User:Jgdc47B/sandbox: Difference between revisions

From Deep web, the free encyclopedia
Jump to navigation Jump to search
Line 20: Line 20:
 
Early in his career, Dury was assigned to special intelligence duties. One such was the detention in 1744 of the elderly and infirm Colonel William Cecil,<ref>{{cite thesis |last= Guite |first= Janetta Inglis Keith |date= September 1987|title= The Jacobite Cause, 1730-1740: The International Dimension |type= PhD |chapter= |publisher= McMaster University, Hamilton, Ontario |url= https://macsphere.mcmaster.ca/handle/11375/15532 |access-date= 16 January 2020}}</ref> who had been gathering data on the numbers of Jacobite sympathisers in England who would rally to support [[Maurice de Saxe|Marshall Saxe]] in his invasion of England; he was sent to [[Tower of London|The Tower]].<ref name ="Whitworth" />
 
Early in his career, Dury was assigned to special intelligence duties. One such was the detention in 1744 of the elderly and infirm Colonel William Cecil,<ref>{{cite thesis |last= Guite |first= Janetta Inglis Keith |date= September 1987|title= The Jacobite Cause, 1730-1740: The International Dimension |type= PhD |chapter= |publisher= McMaster University, Hamilton, Ontario |url= https://macsphere.mcmaster.ca/handle/11375/15532 |access-date= 16 January 2020}}</ref> who had been gathering data on the numbers of Jacobite sympathisers in England who would rally to support [[Maurice de Saxe|Marshall Saxe]] in his invasion of England; he was sent to [[Tower of London|The Tower]].<ref name ="Whitworth" />
   
During the [[Battle of Fontenoy]] in 1745 the [[Prince William, Duke of Cumberland|Duke of Cumberland]] was considerably annoyed by what he considered to be ill treatment of English wounded and prisoners by the French, in breach of the agreement on prisoners of war reached with [[Adrien Maurice de Noailles|Noailles]] some two years earlier. However Saxe argued that the English were already in breach of the agreement by confining at the Round Tower, [[Windsor Castle]] the prestigious [[Charles Louis Auguste Fouquet, duc de Belle-Isle|Marshal Belleisle]] and his brother, who had had been captured in the Electorate of Hanover. It was decided to free the Belleisle brothers , and Dury was immediately detailed to escort them back to France. He first took his distinguished charges to London, where incognito they were given a grand tour of England’s capital. Using a borrowed coach and six they were driven to Southwark, and carried in chairs into the heart of the city. The tour included [[Bank of England|The Bank]], the [[Royal Exchange, London|Royal Exchange]], the [[Mansion House, London|Mansion House]] and [[St Paul's Cathedral|St Paul’s]]. After returning to the [[Palace of Westminster]] and [[Westminster Abbey|the Abbey]], and then a good supper, they were taken to see the [[Swan Upping|Swan Uppers]] barges on the river. More sightseeing took place next day and, on the following morning, the Maréchal’s party was escorted out of London to Blackheath, and thence to Canterbury and Dover. The returning Maréchal was warmly welcomed in Calais, and Dury was given a gold hilted sword.<ref name ="Whitworth" />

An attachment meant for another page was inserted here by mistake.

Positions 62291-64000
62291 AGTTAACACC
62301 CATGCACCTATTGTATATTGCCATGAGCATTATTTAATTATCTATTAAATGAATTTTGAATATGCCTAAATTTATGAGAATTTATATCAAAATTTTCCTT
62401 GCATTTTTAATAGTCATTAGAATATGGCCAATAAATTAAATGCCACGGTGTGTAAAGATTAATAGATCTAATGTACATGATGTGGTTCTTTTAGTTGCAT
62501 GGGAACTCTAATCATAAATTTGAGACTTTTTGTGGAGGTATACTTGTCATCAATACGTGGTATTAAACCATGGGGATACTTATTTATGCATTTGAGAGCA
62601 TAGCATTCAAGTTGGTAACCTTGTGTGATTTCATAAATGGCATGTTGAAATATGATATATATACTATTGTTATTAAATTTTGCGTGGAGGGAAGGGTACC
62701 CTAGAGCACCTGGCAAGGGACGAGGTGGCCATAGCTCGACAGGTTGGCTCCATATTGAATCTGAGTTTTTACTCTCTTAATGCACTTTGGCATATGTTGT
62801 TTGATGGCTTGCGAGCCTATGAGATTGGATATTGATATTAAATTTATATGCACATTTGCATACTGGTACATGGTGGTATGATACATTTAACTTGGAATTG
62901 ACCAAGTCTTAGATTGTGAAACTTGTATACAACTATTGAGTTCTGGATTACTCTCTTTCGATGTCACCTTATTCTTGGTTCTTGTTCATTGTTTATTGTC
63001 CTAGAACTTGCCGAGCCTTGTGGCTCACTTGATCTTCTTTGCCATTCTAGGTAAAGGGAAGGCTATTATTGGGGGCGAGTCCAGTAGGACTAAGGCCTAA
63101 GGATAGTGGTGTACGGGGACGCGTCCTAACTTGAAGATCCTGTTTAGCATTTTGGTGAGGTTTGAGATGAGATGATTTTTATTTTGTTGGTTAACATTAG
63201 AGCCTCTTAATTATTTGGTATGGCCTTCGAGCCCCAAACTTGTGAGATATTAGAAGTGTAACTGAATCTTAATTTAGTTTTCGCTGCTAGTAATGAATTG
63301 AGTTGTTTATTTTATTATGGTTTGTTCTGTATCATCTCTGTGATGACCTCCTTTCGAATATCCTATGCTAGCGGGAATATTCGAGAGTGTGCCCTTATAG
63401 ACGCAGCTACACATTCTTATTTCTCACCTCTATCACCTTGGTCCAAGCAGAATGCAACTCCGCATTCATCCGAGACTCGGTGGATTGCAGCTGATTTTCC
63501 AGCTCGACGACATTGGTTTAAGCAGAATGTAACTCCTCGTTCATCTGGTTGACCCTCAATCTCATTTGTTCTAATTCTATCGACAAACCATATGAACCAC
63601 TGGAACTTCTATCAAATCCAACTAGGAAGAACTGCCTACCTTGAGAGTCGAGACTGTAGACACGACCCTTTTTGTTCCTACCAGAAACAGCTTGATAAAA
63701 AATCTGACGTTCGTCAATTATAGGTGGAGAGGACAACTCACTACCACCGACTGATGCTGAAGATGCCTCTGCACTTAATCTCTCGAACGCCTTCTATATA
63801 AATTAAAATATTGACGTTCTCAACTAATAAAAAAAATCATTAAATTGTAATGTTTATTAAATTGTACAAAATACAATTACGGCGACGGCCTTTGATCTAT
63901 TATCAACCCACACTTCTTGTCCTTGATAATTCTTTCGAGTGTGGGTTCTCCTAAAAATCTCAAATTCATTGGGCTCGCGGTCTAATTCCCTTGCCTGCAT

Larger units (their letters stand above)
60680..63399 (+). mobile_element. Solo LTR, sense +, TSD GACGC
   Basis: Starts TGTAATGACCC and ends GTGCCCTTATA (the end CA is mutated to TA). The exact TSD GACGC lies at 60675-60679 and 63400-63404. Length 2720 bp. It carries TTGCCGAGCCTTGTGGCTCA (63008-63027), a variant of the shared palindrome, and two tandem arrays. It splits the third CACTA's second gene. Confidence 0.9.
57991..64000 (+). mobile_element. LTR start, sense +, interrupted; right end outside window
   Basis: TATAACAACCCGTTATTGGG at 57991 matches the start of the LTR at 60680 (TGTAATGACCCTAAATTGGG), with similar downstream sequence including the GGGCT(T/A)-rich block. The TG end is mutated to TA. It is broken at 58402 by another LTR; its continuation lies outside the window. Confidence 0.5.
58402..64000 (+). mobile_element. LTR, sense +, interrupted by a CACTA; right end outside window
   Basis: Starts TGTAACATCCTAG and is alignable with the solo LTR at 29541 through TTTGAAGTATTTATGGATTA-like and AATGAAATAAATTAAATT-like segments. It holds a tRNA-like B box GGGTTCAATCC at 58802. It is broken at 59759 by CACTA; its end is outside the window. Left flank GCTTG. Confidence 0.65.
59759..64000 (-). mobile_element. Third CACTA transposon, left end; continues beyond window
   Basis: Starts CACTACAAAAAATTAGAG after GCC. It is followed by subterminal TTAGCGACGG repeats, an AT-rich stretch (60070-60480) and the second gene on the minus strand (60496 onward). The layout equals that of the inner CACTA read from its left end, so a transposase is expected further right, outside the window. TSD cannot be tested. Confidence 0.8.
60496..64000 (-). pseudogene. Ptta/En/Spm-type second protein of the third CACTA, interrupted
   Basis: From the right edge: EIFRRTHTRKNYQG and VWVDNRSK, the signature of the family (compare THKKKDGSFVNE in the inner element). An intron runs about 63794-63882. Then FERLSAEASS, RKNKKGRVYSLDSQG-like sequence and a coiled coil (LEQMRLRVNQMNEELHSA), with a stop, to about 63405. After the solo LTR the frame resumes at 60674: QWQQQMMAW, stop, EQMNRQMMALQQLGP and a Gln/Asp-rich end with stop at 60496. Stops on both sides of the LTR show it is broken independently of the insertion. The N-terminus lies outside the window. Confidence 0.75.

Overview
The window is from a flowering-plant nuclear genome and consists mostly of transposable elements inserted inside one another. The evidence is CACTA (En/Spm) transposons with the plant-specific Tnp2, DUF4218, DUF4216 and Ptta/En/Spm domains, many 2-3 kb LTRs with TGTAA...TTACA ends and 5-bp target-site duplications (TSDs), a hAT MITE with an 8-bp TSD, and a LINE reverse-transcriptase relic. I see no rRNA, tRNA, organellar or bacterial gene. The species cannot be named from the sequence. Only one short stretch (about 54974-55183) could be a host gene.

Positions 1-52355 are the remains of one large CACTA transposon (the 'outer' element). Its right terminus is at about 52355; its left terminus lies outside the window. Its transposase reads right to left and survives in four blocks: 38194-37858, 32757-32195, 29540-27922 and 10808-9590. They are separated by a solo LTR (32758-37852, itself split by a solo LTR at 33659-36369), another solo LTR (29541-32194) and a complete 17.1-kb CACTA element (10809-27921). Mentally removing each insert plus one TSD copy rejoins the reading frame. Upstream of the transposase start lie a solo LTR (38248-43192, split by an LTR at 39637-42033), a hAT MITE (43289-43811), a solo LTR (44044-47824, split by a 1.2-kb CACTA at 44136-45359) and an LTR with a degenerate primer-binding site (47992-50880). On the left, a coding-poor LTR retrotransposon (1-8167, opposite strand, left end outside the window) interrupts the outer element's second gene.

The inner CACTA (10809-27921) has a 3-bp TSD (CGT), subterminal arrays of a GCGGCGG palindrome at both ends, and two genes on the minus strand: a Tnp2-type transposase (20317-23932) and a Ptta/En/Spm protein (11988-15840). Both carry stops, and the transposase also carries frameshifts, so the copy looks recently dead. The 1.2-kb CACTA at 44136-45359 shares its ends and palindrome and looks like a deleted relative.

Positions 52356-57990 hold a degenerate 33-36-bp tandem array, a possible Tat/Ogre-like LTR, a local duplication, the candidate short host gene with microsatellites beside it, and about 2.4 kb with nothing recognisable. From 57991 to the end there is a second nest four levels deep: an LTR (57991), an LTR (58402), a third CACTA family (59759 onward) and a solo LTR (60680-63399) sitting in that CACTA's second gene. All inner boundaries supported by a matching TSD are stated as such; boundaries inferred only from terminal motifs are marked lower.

+
His next big assignment came the following year. During the [[Battle of Fontenoy]] in 1745 the [[Prince William, Duke of Cumberland|Duke of Cumberland]] was considerably annoyed by what he considered to be ill treatment of English wounded and prisoners by the French, in breach of the agreement on prisoners of war reached with [[Adrien Maurice de Noailles|Noailles]] some two years earlier. However Saxe argued that the English were already in breach of the agreement by confining at the Round Tower, [[Windsor Castle]] the prestigious [[Charles Louis Auguste Fouquet, duc de Belle-Isle|Marshal Belleisle]] and his brother, who had had been captured in the Electorate of Hanover. It was decided to free the Belleisle brothers , and Dury was immediately detailed to escort them back to France. He first took his distinguished charges to London, where incognito they were given a grand tour of England’s capital. Using a borrowed coach and six they were driven to Southwark, and carried in chairs into the heart of the city. The tour included [[Bank of England|The Bank]], the [[Royal Exchange, London|Royal Exchange]], the [[Mansion House, London|Mansion House]] and [[St Paul's Cathedral|St Paul’s]]. After returning to the [[Palace of Westminster]] and [[Westminster Abbey|the Abbey]], and then a good supper, they were taken to see the [[Swan Upping|Swan Uppers]] barges on the river. More sightseeing took place next day and, on the following morning, the Maréchal’s party was escorted out of London to Blackheath, and thence to Canterbury and Dover. The returning Maréchal was warmly welcomed in Calais, and Dury was given a gold hilted sword.<ref name ="Whitworth" />
   
 
Dury took part in the [[Siege of Maastricht (1748)|siege of Maastricht in 1748]]. Ten years later he was given command of a brigade to take part in a raid on the northern French coast.<ref name ="Randall" /> Disaster struck at [[Saint-Cast-le-Guildo|St. Cast]] in Brittany on 11 September 1758. The British lost more than twice as many men as the French, as they fled back to their vessels. Alexander Dury was killed that day while trying to help his men get aboard.